Luther’s Augustinian Theology of the Cross
The Augustinianism of Martin Luther’s Heidelberg Disputation and the Origins of Modern Philosophy of Religion
Imprint: Resource Publications
"Recent work on the reformation has emphasized the extent to which the legacy of medieval Catholicism was positively, if critically, received within the emerging protestant churches. Marco Barone's important study argues that Luther drew upon Augustine's work on soteriology to construct a critique of philosophical systems that emphasized epistemological and ethical autonomy. Barone extends this critique in fresh readings of Kant and Leibniz. Barone's conclusions may be provocative, but they deserve careful consideration by scholars across disciplines with interests in the relationship between early modern theology and philosophy."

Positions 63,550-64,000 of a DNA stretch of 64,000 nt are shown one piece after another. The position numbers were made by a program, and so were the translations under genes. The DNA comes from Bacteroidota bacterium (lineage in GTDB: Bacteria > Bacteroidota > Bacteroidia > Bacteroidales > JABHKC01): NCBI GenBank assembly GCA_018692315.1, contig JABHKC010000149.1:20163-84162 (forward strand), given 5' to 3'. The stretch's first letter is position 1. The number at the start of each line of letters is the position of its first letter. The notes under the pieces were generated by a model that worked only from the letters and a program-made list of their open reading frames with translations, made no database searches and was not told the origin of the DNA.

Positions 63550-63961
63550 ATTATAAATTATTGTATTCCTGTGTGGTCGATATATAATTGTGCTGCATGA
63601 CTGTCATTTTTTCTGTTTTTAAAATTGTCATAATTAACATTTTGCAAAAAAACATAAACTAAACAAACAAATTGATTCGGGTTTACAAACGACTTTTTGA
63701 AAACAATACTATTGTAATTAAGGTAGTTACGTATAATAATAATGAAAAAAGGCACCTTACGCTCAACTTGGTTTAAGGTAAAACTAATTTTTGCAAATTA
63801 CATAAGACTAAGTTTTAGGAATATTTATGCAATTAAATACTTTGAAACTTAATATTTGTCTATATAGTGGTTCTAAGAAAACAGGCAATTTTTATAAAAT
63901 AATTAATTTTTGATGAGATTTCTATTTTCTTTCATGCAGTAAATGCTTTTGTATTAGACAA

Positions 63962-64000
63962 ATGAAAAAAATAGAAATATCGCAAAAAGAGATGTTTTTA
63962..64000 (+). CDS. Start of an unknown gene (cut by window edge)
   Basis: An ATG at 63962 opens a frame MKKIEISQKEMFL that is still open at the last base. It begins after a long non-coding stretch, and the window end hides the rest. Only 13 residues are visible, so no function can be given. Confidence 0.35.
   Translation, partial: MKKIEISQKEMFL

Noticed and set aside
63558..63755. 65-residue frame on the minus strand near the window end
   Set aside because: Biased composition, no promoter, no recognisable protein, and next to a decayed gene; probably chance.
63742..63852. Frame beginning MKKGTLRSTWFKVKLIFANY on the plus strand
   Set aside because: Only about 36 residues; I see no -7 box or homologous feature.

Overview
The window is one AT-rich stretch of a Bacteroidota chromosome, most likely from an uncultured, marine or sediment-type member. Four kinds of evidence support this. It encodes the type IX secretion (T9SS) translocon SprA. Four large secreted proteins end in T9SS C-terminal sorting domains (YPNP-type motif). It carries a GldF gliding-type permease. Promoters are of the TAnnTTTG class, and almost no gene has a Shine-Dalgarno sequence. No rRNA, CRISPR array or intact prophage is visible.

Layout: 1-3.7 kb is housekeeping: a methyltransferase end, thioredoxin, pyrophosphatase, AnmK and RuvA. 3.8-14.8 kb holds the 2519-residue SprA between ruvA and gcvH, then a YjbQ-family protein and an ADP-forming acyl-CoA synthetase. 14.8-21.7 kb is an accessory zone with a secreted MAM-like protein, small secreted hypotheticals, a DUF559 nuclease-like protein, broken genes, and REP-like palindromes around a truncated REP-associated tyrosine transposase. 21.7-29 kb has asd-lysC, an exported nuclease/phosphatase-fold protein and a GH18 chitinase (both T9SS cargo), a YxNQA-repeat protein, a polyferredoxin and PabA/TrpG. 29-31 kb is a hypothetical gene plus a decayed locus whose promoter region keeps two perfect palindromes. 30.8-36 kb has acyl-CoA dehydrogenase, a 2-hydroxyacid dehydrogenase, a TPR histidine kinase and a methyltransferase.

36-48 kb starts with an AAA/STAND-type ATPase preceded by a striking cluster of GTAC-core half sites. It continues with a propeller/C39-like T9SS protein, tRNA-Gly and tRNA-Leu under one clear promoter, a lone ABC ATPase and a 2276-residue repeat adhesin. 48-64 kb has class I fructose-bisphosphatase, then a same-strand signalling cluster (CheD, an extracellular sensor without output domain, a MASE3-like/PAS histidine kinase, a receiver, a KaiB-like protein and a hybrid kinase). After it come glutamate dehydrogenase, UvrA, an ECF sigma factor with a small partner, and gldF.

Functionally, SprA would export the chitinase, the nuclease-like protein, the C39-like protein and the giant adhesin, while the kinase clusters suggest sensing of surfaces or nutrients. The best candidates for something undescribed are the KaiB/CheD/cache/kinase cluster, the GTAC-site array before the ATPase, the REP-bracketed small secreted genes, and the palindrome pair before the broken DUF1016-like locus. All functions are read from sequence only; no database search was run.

--Crawford Gribben, Queen's University, Belfast, author of John Owen and English Puritanism: Experiences of Defeat
"Marco Barone in this book provides us with a fascinating study of Luther's anti-Pelagian (i.e., Augustinian) convictions. Then he tests his thesis by looking at and comparing and contrasting Luther's perspective with certain prevalent philosophical views. This is work of a high caliber and tremendously fruitful for faithful confessional orthodox constructive theology."
--Jeffrey C. Waddington, Knox Orthodox Presbyterian Church, Lansdowne, Pennsylvania
"Barone's book is a superb and convincing treatment of a grand subject: the faithfulness of Martin Luther to the theology of Augustine in proclaiming a radical gospel of grace, founded on what Luther called 'the theology of the cross,' in contrast to the heretical 'theology of glory.'"
--David J. Engelsma, from the foreword